The zinc ion stabilization efficacy of synthetic, biodegradable, hybrid, and natural polymers has been studied. The results show that performance of polymers tested strongly depends on the polymer architecture. Based on the data collected, the performance of synthetic polymers may be ranked as follows: ter-> co-> homopolymers. For hybrid polymers the trend is CMI-25 > CMI-15. It has also been found that among carboxyl containing homopolymers synthetic polymers perform better than bio- and natural polymers. The precipitate consisted mainly of zinc oxide which was predominant at the experimental conditions, with plate like crystallites with a wide particle size distribution. The presence of low dosage of acrylic acid homo- and terpolymers did not have any effects on the morphology of the precipitated crystals but showed reduction in zinc oxide particle size.


Fouling of equipment surface by unwanted materials is a well-documented problem in industrial water systems.1 The foulants are generally classified into four categories: a) mineral scales i.e., calcium carbonate, calcium sulfate, calcium phosphate, magnesium hydroxide, etc., b) corrosion products i.e., iron oxide, zinc oxide, copper oxide, etc., c) microbiological mass i.e., bacteria, algae, fungi, and other organisms, and d) deposits i.e., clay, silt, calcium-inhibitor salts, corrosion products, etc. If not properly controlled, these unwanted materials may lead to severe operational and economic problems including loss of heat transfer, plugging of equipment, increased pumping costs, loss production due to downtime, inefficient use of chemicals, premature equipment replacement, and increased operational costs. The industrial water systems plagued by these unwanted materials include boiler, cooling, desalination, geothermal, oil and gas production, semiconductor manufacturing, etc. Mitigation of mineral scales, corrosion, and suspended matter in these systems is done by incorporating different types of additives such as scale inhibitors, corrosion inhibitors, and dispersants in the formulations. Microbiological mass is controlled by biocides which are fed separately.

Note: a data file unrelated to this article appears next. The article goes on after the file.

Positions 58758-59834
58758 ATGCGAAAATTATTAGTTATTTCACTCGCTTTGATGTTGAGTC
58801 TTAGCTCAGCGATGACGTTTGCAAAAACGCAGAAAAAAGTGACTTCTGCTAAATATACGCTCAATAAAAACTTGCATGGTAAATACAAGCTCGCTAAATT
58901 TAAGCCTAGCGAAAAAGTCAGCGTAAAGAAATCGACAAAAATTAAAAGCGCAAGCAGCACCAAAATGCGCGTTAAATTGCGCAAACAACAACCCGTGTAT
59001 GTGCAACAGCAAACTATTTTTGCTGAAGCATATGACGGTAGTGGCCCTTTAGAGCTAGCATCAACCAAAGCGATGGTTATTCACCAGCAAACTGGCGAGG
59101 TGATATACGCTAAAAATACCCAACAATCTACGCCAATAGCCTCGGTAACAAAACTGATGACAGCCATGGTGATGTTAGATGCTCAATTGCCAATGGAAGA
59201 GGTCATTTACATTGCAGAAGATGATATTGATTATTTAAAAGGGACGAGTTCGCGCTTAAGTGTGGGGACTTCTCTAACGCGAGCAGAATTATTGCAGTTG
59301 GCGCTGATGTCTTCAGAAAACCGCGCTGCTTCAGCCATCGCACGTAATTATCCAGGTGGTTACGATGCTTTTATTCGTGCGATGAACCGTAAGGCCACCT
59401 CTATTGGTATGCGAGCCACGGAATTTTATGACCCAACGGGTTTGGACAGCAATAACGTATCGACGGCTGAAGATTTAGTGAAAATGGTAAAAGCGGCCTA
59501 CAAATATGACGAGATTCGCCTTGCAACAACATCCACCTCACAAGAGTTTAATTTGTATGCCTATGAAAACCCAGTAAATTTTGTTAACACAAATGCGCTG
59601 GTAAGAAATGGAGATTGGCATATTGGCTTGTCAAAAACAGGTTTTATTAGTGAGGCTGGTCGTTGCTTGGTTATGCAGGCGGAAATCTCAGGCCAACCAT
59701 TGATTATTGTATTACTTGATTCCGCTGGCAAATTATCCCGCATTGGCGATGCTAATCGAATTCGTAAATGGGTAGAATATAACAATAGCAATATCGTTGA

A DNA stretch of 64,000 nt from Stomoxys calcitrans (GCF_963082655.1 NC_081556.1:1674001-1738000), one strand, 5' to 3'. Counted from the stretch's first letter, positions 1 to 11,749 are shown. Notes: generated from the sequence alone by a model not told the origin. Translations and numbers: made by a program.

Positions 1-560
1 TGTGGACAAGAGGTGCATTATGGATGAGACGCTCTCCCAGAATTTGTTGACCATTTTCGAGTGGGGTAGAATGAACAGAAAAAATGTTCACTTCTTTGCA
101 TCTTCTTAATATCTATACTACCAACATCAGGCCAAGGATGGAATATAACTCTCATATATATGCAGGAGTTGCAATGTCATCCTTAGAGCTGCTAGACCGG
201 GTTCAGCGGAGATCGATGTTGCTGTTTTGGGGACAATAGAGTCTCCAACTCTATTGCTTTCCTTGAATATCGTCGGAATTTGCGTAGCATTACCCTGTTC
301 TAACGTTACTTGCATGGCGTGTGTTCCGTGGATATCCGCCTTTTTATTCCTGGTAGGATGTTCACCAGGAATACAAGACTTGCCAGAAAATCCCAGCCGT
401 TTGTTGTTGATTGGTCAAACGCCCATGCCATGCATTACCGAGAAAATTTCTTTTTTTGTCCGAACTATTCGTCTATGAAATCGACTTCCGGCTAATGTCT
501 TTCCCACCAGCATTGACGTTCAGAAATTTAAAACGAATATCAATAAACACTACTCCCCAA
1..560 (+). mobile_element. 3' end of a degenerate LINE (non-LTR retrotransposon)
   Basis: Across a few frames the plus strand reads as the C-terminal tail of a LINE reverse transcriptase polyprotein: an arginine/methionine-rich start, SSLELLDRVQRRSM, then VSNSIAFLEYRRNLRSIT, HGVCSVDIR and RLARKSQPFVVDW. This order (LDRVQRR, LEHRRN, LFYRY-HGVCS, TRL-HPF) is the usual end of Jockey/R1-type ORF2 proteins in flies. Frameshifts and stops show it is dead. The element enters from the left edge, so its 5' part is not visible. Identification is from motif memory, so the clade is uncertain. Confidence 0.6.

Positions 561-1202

Corrosion is defined as the deterioration of metal by a chemical or electrochemical reaction with its environment. Numerous factors such as metallurgy, water chemistry, temperature, pH, dissolved gases, and water flow rate, influence corrosion. Since different metals corrode for different reasons, it is therefore important to keep in mind the metallurgy present while developing a treatment program with inhibitors that are effective in controlling all potential corroding surfaces. Foulants resulting from industrial water system corrosion include oxides and hydroxides of iron, copper, and zinc. Corrosion in industrial water systems is controlled by incorporating one or more of four major inhibitors and a variety of supplements in the water treatment formulation. Corrosion inhibitors are generally classified, depending on their mode of action, as anodic i.e., chromate, nitrite, molybdates, phosphates; cathodic, i.e., zinc ions, polyphosphates and phosphonates in conjunction with calcium ions; oxygen-absorbing i.e., sulfites, hydrazine; and organic i.e., benzotriazole, triazole, etc.

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